Directed by William Brent Bell
Starring Lauren Cohan, Rupert Evans, Jim Norton & Diana Hardcastle
Film review by Alexander Halsall
What is worse? A movie of no substance floundering and failing with a baffling array of inept sequences one after the next, or a film which shows moments of promise, even executing scenes of both a comic and dramatic nature with skill only for these flashes of potential to evaporate into obscurity leaving you frustrated and disappointed? I apologise for the ‘wordy’ opening, I found the synonyms setting on Microsoft word and am running amok like a drug fuelled Oscar Wilde.
Greta (Lauren Cohan) is a young woman from Montana who has been hired by Mr and Mrs Heelshire (Jim Norton & Diana Hardcastle) to act as a temporary nanny for their son Brahms whilst they take a vacation. When Greta arrives she discovers that Brahms is actually a porcelain doll made in the image of the Heelshire’s son who died over twenty years earlier. Once the Heelshire’s depart strange happenings lead Greta, and the grocery man Malcolm (Rupert Evans), to suspect the doll may in fact be possessed/real/something?
I was left wanting slightly by the opening act of The Boy. The narrative lacked in originality and depth, and the quality of the dialogue was nothing short of inconsistent. I found myself laughing at a couple of moments I don’t believe I should have as the film flailed in desperation to latch onto some form of tonal consistency. This coupled with a pair of attention shanking dream sequences began to sour my generous attitude towards the film. The saving grace was that of some reasonably astute direction, and some fine work by the actors involved who all committed to their roles with admirable aplomb.
Cohan finds her footing following a shaky opening and gives all she has, and more so, to make Greta a sympathetic and understanding character. One scene in particular in which she discusses her tragic past with Malcolm was one of the highlights of the film, the finest myriad of acting, screenwriting and direction I think The Boy has to offer. Norton and Hardcastle are both terrific in their small, underwritten, parts. They utilise all of their experience to effortlessly portray the disturbed, emotionally wrought, couple to brilliant effect. Evans is also charming, and occasionally humorous, as Malcolm and watching his and Greta’s burgeoning relationship forming around her caring of Brahms is the strongest aspect of the film. At times I couldn’t help but be reminded of the early work of Guillermo Del Toro from a thematic perspective. I wouldn’t say The Boy comes close to executing something of that standard, but it did begin to surprise me with the route it was appearing to take. The Boy was at its most unnerving when it wasn’t trying to focus on making you jump, and it began to concentrate on building a tense, unsettling narrative which was beginning to pleasantly appeal to me.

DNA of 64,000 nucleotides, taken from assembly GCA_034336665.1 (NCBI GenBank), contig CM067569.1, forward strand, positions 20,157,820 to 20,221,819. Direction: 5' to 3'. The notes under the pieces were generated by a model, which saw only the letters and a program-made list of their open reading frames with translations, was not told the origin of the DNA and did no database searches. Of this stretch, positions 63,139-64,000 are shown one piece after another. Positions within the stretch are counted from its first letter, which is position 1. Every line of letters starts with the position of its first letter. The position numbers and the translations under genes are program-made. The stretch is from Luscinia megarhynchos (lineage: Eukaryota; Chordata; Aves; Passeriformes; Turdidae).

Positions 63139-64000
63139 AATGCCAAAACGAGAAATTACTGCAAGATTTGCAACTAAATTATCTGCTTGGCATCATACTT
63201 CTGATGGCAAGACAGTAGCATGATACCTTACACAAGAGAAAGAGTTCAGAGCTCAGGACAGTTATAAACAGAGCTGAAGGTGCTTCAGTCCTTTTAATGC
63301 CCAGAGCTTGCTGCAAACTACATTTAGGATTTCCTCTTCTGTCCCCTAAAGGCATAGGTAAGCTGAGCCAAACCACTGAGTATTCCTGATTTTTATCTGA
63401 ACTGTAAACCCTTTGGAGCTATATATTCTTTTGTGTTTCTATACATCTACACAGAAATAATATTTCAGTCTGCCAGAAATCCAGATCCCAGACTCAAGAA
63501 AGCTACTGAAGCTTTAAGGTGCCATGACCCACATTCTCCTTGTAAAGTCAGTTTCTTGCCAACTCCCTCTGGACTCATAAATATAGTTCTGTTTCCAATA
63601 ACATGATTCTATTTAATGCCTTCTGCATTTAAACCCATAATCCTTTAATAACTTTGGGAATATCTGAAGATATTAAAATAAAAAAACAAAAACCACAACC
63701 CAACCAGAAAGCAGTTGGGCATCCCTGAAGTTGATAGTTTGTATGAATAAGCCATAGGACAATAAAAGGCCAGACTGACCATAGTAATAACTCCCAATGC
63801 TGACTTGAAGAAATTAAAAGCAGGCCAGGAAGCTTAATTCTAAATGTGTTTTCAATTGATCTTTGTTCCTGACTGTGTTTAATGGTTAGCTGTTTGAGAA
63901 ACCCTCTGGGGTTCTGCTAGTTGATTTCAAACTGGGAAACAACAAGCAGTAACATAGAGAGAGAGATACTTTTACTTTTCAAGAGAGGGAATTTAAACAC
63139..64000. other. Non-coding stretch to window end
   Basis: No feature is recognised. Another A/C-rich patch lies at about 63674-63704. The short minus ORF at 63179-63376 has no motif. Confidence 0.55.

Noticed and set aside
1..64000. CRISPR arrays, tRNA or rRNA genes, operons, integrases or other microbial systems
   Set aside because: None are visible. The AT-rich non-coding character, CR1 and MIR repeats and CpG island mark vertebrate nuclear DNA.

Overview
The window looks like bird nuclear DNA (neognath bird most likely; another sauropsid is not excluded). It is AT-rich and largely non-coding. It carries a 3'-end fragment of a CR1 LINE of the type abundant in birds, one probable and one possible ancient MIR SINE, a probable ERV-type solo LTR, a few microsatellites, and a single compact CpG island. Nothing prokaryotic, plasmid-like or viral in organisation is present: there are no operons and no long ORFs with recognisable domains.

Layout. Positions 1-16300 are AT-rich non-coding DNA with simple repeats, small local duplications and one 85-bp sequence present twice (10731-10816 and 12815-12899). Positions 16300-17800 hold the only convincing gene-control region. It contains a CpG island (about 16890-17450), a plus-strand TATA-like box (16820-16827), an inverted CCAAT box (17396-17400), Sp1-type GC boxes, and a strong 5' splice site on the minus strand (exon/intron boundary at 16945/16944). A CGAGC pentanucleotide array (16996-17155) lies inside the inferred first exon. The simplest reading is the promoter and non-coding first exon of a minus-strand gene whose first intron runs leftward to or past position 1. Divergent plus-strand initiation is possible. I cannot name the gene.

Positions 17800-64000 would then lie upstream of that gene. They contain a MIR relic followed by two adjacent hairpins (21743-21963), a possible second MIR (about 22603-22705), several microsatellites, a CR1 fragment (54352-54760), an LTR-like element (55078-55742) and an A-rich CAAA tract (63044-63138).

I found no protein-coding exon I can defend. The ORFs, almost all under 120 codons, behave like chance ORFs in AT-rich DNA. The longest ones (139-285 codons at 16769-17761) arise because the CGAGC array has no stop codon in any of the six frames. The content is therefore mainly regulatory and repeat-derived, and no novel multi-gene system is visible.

Then the third act happened. I felt like a parent having to give their child a stern telling off. “I’m not angry, I’m just disappointed”. I saw glimpses of quality, through the acting and direction, and some small parts of the narrative, only to watch these moments dissipate before my eyes in a most catastrophically appalling fashion. I’m sorry to say I can’t really recommend The Boy despite the positives I have listed above, as it implodes into nonsense in the last twenty minutes. The experience has left me saddened, distressed, dismayed, demoralised, downcast, perturbed and altogether unsure if even Microsoft word has enough synonyms to articulate how disconcerted The Boy has made me feel.